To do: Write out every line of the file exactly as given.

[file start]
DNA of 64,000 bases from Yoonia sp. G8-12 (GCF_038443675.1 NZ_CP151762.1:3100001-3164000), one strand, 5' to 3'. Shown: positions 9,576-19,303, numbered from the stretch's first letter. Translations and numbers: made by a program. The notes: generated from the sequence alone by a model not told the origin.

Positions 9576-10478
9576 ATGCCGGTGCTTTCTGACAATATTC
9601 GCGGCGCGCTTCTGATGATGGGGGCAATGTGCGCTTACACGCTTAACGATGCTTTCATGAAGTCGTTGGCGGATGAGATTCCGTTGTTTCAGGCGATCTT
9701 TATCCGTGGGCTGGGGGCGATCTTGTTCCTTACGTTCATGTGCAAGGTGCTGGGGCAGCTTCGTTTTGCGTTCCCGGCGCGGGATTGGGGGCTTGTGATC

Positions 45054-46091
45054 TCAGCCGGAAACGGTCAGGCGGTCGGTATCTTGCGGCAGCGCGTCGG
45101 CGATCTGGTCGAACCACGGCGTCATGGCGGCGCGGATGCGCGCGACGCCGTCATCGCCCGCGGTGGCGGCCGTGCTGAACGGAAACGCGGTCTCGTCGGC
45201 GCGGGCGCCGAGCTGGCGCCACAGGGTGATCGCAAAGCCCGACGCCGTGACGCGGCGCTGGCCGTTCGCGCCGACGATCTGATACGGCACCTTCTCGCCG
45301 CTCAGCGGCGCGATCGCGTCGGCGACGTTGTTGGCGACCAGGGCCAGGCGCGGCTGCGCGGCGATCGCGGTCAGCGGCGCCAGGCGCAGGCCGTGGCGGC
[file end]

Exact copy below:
DNA of 64,000 bases from Yoonia sp. G8-12 (GCF_038443675.1 NZ_CP151762.1:3100001-3164000), one strand, 5' to 3'. Shown: positions 9,576-19,303, numbered from the stretch's first letter. Translations and numbers: made by a program. The notes: generated from the sequence alone by a model not told the origin.

Positions 9576-10478
9576 ATGCCGGTGCTTTCTGACAATATTC
9601 GCGGCGCGCTTCTGATGATGGGGGCAATGTGCGCTTACACGCTTAACGATGCTTTCATGAAGTCGTTGGCGGATGAGATTCCGTTGTTTCAGGCGATCTT
9701 TATCCGTGGGCTGGGGGCGATCTTGTTCCTTACGTTCATGTGCAAGGTGCTGGGGCAGCTTCGTTTTGCGTTCCCGGCGCGGGATTGGGGGCTTGTGATC

Positions 45054-46091
45054 TCAGCCGGAAACGGTCAGGCGGTCGGTATCTTGCGGCAGCGCGTCGG
45101 CGATCTGGTCGAACCACGGCGTCATGGCGGCGCGGATGCGCGCGACGCCGTCATCGCCCGCGGTGGCGGCCGTGCTGAACGGAAACGCGGTCTCGTCGGC
45201 GCGGGCGCCGAGCTGGCGCCACAGGGTGATCGCAAAGCCCGACGCCGTGACGCGGCGCTGGCCGTTCGCGCCGACGATCTGATACGGCACCTTCTCGCCG
45301 CTCAGCGGCGCGATCGCGTCGGCGACGTTGTTGGCGACCAGGGCCAGGCGCGGCTGCGCGGCGATCGCGGTCAGCGGCGCCAGGCGCAGGCCGTGGCGGC